Centaurium erythraea

Gentian Family [Gentianaceae]

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31st July 2011, Nob End, Clammerclough, Gtr M/cr. Photo: © RWD
Stems trifurcate at every juncture, with a pair of opposite pointed oval leaves just below the junction. Between 2cm and 50 cm tall, a wide range of heights. Flowers are numerous and often congested.

31st July 2011, Nob End, Clammerclough, Gtr M/cr. Photo: © RWD
Flowers a clear pink/lilac colour.

8th July 2014, sand dune slacks, Ainsdale, Sefton Coast. Photo: © RWD
A white or very pale lilac coloured form is also quite common.

31st July 2011, Nob End, Clammerclough, Gtr M/cr. Photo: © RWD
A single flower sits on the end of each pair of square stalks. A central flower is always the last to open, and is more or less stalk-less. This specimen has an aberrant extra flower (middle left). From above it looks like the leaves are perfoliate, with the stem passing right through them, but from the side it is evident that the leaves are a part of the lower stem and peel away from the lower stem: the lower stem ends there. The middle upper stem is not continuous or contiguous with that below the leaf, and neither are the two extra stems either side of it.

31st July 2011, Nob End, Clammerclough, Gtr M/cr. Photo: © RWD
The flower extends about twice as long again from the end of the five sepal teeth, narrowing as it does so, before the petals abruptly splay out.

31st July 2011, Nob End, Clammerclough, Gtr M/cr. Photo: © RWD
The five petals splay out from the yellowing to white narrowest part.

31st July 2011, Nob End, Clammerclough, Gtr M/cr. Photo: © RWD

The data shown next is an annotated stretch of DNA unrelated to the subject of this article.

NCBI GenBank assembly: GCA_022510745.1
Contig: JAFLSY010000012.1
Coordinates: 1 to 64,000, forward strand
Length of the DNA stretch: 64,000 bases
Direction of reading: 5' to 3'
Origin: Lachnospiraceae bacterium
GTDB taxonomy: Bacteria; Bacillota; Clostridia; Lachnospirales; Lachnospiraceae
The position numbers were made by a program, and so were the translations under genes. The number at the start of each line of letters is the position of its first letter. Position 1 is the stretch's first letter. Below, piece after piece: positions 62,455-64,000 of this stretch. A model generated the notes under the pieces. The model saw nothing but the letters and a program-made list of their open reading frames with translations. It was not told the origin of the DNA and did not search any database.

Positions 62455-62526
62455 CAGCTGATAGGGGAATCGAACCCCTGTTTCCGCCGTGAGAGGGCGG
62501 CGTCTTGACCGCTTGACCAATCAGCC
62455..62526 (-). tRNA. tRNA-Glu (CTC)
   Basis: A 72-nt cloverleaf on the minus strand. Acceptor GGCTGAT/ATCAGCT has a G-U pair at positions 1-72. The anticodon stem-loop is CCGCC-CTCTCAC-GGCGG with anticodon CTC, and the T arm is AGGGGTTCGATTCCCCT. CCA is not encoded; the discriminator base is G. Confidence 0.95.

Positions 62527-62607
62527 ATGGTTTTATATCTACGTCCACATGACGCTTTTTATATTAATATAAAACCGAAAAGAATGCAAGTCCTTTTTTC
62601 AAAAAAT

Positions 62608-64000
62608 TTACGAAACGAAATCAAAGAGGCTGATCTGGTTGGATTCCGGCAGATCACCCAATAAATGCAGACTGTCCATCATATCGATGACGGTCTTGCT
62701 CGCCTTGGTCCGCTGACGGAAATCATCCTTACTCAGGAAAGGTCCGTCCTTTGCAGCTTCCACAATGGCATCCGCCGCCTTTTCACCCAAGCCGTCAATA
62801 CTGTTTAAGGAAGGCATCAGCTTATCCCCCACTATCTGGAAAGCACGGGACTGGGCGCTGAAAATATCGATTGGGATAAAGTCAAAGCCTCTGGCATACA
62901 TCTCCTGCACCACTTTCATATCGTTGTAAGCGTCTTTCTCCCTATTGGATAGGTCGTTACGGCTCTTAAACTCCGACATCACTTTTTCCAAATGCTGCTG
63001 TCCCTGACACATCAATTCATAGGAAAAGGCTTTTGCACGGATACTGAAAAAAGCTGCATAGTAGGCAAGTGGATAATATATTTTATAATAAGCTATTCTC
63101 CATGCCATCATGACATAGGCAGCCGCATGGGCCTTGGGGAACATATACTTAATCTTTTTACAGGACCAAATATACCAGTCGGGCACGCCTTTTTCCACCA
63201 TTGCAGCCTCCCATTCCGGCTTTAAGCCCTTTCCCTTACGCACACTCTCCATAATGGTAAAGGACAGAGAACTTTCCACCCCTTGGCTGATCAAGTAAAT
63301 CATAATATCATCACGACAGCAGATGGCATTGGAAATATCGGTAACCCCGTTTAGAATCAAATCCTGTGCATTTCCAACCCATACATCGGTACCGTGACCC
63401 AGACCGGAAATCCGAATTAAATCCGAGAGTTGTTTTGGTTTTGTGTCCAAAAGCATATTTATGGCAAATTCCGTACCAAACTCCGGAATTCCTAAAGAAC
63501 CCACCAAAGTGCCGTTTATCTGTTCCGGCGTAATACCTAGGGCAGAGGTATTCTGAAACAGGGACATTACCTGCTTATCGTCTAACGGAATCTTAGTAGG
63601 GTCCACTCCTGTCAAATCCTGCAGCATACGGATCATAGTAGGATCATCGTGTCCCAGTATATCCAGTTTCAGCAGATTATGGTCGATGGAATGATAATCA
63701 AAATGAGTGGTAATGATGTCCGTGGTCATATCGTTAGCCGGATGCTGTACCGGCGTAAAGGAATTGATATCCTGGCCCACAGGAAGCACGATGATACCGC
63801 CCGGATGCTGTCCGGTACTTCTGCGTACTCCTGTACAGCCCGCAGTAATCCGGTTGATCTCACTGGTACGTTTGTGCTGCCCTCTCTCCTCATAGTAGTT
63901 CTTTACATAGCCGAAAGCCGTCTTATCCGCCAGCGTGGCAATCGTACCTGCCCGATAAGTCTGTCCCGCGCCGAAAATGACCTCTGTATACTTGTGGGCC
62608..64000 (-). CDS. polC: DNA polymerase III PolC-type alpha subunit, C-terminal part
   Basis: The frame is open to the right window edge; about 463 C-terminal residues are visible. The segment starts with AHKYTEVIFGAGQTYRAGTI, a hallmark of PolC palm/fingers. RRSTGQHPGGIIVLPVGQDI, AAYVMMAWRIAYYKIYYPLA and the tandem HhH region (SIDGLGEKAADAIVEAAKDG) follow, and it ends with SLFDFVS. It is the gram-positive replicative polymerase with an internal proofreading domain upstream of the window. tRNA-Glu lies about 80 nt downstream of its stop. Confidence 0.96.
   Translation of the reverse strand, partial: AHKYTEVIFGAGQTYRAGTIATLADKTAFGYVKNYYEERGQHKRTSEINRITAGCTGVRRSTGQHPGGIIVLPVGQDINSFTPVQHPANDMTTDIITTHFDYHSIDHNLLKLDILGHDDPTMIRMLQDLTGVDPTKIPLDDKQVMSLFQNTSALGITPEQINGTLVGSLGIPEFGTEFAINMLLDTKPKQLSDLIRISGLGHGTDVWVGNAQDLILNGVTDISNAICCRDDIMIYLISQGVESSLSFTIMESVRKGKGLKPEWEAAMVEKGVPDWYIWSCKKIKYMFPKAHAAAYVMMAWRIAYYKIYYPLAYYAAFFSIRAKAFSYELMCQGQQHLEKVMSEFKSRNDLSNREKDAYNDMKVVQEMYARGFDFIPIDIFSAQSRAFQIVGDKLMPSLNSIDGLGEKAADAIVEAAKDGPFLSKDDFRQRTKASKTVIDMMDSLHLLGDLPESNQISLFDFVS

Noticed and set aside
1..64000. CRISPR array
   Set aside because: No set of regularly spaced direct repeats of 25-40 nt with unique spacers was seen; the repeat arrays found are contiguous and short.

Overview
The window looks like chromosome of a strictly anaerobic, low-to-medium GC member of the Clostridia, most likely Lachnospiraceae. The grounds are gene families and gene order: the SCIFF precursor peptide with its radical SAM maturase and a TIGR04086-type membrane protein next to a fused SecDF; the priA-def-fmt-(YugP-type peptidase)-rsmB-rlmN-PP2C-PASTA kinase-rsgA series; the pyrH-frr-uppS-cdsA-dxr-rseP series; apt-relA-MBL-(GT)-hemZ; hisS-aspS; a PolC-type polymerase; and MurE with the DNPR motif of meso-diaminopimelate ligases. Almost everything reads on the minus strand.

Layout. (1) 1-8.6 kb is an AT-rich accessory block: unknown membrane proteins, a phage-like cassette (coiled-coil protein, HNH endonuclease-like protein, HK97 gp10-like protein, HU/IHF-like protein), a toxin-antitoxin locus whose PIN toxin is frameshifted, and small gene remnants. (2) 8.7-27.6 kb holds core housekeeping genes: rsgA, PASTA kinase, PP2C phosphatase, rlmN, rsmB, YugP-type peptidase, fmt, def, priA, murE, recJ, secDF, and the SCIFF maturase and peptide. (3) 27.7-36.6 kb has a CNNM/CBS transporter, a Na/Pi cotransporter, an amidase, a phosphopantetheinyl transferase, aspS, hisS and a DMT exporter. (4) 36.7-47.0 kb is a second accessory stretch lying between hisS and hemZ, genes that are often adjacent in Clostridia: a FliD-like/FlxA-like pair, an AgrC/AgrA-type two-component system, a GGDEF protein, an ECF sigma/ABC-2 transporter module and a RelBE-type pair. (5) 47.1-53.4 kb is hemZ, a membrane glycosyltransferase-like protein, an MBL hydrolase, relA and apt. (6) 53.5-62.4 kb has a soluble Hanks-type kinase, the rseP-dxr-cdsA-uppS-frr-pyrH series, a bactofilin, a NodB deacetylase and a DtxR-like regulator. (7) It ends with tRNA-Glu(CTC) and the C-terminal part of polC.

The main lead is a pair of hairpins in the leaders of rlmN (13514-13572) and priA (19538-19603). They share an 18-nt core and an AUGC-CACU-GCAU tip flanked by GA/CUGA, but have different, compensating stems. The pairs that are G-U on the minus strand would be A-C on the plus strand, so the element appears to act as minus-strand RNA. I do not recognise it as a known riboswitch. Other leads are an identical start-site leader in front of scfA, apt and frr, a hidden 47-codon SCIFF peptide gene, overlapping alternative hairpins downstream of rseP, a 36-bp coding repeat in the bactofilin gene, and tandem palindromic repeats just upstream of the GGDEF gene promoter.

Five white stamens protrude bearing a long twisted golden-yellow anther each. A lemon-yellow partly-bifurcated stigma lurks nearby.

31st July 2011, Nob End, Clammerclough, Gtr M/cr. Photo: © RWD
The white style splits into two lime-green stigmas near the apex.

3rd July 2010, Trowbridge, Silverdale, Lancs. Photo: © RWD
Five white stamens. The twisted golden-yellow anthers are straight to begin with but start to twist when the flower begins fruiting. An un-opened flower bud lurks in the shade.

31st July 2011, Nob End, Clammerclough, Gtr M/cr. Photo: © RWD
The five petals taper to a rounded point at the tip.

3rd July 2010, Trowbridge, Silverdale, Lancs. Photo: © RWD

31st July 2011, Nob End, Clammerclough, Gtr M/cr. Photo: © RWD
The stems are square in the upper part of the plant. Leaves in opposite pairs just below a trifurcation.

Not to be semantically confused with: Annual Cornflower (Centaurea cyanus) nor with Perennial Cornflower (Centaurea montana) or Common Knapweed (Centaurea nigra) or Greater Knapweed (Centaurea scabiosa) or Lesser Knapweed (Centaurea nemoralis) (now known as Chalk Knapweed (Centaurea debeauxii)) [plants whose scientific names are similar, but which are in a totally different Family altogether, the Daisy & Dandelion Family (Asteraceae)].

Easily mis-identified as : Seaside Centaury but that has narrower and strap-shaped basal leaves as the main identifying feature.

Hybridizes with :